Wednesday, August 03, 2005

Fake Meat & Quorn

i hosted book club at my house last night. do not be mistaken - "book club" as defined by our group of attendees means "get together for dinner at someone’s house, drink wine and keep discussion of book(s) at a minimum." always a fun time.

dinner turned out super tasty and for those of you that asked… recipes are below.

anyways as you all know i like to dabble in vegetarianism every now and again and since doing so have discovered a number of fake-meat alternatives which are surprisingly pretty good.


actually, since i’m on the topic and i want everyone to know… my position on meat eating is this:

i believe that animals are part of the food chain and that there is nothing wrong with eating meat. what i do oppose is the way animals are treated on factory farms. click on the link and look at all the pictures - its unbelievably awful. a couple of years ago i saw the documentary Peaceable Kingdom and if you get a chance to watch it - do. its not on netflix, but i think megan has a copy and she’ll definitely loan it to you. after watching the film and the atrocities committed at factory farms i truly believe it is our responsibility as decent human beings to buy sustainably-raised meats whenever possible. not only are you choosing to eat an animal that was treated humanely, but eating an animal that hasn’t been pumped full of hormones and antibiotics is healthier and tastes better too.

so cruise to whole foods or real foods or even better yet the farmers market. and if foster farms chicken is your only option then think about tofu, eggplant, portabella mushroom, garden burger or any number of fake-meat alternatives. do it!


anywho, back to fake-meat. i have a couple favorites… the frozen meatless meatballs from trader joes are super good simmered in marinara, frozen chickenless nuggets from trader joes are perfect when you are craving something fast foodish (ummm… don’t even get me started on fast food), morningstar farms tomato and basil pizza veggie burgers have a great flavor, tofurkey is great by itself or used as an alternative to sliced up italian sausage in any recipe, and my new favorite which i used last night:

ummm… its good. and it sort of actually tastes like chicken. well, it doesn’t exactly but if it was any closer it would almost be too weird. i’m definitely going to be trying out other quorn products and you should too!

so here are the recipes for the chicken and the salad, taken straight from epicurious. enjoy!



**i found that the sauce thickens up quite a bit so i had more milk on hand to thin out the sauce and used at least another half cup. i also found i needed to increase my cooking time… but i have a new oven and suspect the temperature might be off. what i did last night was increase the recipe by half and then kept about a third of the sauce in the pan. when the chicken was about 10 mins from being done i added the frozen quorn to the saucepan and simmered (covered) for about 10 mins.**

1/2 cup dried currants or raisins
1/4 cup dry Sherry

3 tablespoons butter
2 tablespoons finely chopped onion
3 tablespoons all purpose flour
1 1/2 teaspoons curry powder
1 cup milk
1 medium apple, peeled, diced
6 boneless chicken breast halves, skinned, patted dry
1/4 cup slivered almonds, toasted

Place currants in small bowl. Add Sherry and let soak 2 hours.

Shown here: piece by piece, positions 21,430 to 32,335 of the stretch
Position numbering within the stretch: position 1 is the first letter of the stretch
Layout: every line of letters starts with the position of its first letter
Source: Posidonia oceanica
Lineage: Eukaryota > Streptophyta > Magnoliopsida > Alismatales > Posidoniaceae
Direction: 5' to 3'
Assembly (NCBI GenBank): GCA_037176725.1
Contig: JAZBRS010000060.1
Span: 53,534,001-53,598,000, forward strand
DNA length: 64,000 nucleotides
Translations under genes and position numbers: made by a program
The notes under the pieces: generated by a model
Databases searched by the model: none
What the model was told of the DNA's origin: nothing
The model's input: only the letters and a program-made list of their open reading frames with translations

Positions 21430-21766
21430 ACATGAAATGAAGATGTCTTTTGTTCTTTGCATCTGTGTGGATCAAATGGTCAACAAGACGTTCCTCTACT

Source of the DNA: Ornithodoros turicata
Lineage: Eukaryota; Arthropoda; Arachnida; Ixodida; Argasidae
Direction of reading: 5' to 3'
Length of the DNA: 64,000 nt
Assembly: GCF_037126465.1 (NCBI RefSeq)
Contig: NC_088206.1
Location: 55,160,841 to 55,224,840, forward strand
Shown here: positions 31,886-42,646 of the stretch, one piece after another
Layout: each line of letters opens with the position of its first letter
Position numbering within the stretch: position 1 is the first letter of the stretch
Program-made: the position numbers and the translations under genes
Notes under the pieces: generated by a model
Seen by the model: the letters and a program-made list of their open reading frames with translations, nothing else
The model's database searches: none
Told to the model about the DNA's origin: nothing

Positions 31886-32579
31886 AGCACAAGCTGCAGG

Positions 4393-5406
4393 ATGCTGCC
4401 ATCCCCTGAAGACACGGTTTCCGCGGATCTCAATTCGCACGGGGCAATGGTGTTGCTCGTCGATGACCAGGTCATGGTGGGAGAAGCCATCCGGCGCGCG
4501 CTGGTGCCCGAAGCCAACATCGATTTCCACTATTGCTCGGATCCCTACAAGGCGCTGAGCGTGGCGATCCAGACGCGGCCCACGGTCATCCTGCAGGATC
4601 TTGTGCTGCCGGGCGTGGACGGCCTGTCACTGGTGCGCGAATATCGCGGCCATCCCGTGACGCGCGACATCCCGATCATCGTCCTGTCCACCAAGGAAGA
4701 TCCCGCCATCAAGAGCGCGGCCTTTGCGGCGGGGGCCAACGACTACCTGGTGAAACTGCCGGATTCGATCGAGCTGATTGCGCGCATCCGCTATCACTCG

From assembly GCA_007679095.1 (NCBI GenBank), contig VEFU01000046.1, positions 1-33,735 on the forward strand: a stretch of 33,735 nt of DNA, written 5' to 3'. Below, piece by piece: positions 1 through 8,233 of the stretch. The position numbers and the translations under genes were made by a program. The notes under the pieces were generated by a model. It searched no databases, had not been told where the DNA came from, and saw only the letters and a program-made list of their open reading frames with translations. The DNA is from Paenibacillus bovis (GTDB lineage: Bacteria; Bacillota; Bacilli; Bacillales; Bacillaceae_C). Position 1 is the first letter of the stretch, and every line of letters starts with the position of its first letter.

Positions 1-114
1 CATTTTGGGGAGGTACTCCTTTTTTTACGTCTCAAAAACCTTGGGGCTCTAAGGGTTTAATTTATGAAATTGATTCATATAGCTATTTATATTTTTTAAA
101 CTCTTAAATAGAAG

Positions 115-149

Preheat oven to 350°F. Lightly butter 8-inch square baking pan. Melt 3 tablespoons butter in heavy medium skillet over low heat. Add onion and cook until translucent, stirring occasionally, about 4 minutes. Add flour and curry powder and stir 3 minutes. Gradually whisk in milk. Bring to boil, stirring constantly. Mix in currants with Sherry and apple. Season to taste with salt.

Arrange chicken in prepared pan in single layer. Cover with sauce. Top with almonds. Bake until chicken is cooked through, about 30 minutes.

Serves 4 to 6.



**i followed the recipe exactly except i used more than 1/4 tsp salt to mash the garlic and i used a bag of arugula and didn’t chop it. lovely flavor and i can’t wait for the leftovers.**

1 cup lentilles du Puy (French green lentils) or brown lentils
3 tablespoons white-wine vinegar
1 1/4 cups water
1 cup couscous
1/2 teaspoons salt
1/4 cup olive oil (preferably extra-virgin)
1 large garlic clove, minced and mashed to a paste with 1/4 teaspoon salt
1/2 cup finely chopped fresh mint leaves
1 bunch arugula, stems discarded and leaves washed well, spun dry, and chopped
2 cups vine-ripened cherry tomatoes, halved
1/4 pound feta, crumbled (about 1 cup)

In a small saucepan simmer lentils in water to cover by 2 inches until tender but not falling apart, 15 to 20 minutes, and drain well. Transfer hot lentils to a bowl and stir in 1 tablespoon vinegar and salt and pepper to taste. Cool lentils completely, stirring occasionally.
In a saucepan bring water to a boil and add couscous and salt. Remove pan from heat and let couscous stand, covered, 5 minutes. Fluff couscous with a fork and transfer to a large bowl. Stir in 1 tablespoon oil and cool completely, stirring occasionally.

In a small bowl whisk together garlic paste, remaining 2 tablespoons vinegar, remaining 3 tablespoons oil, and salt and pepper to taste. Stir lentils and dressing into couscous. Chill salad, covered, at least 3 hours and up to 24.

Just before serving, stir in remaining ingredients and season with salt and pepper.

Serves 6.


Anonymous Anonymous said...

Why are you so rad? LOVING all your rad recipes! No rsbt for me! Thanks for the good vegetarian tips!

Do you need to quit your job and write a weekly column for sfgate?


2:05 PM  
Blogger jacquie said...

You forgot to say that those Quorn chicken-less cutlets can double as a strapless bra.

8:47 PM  

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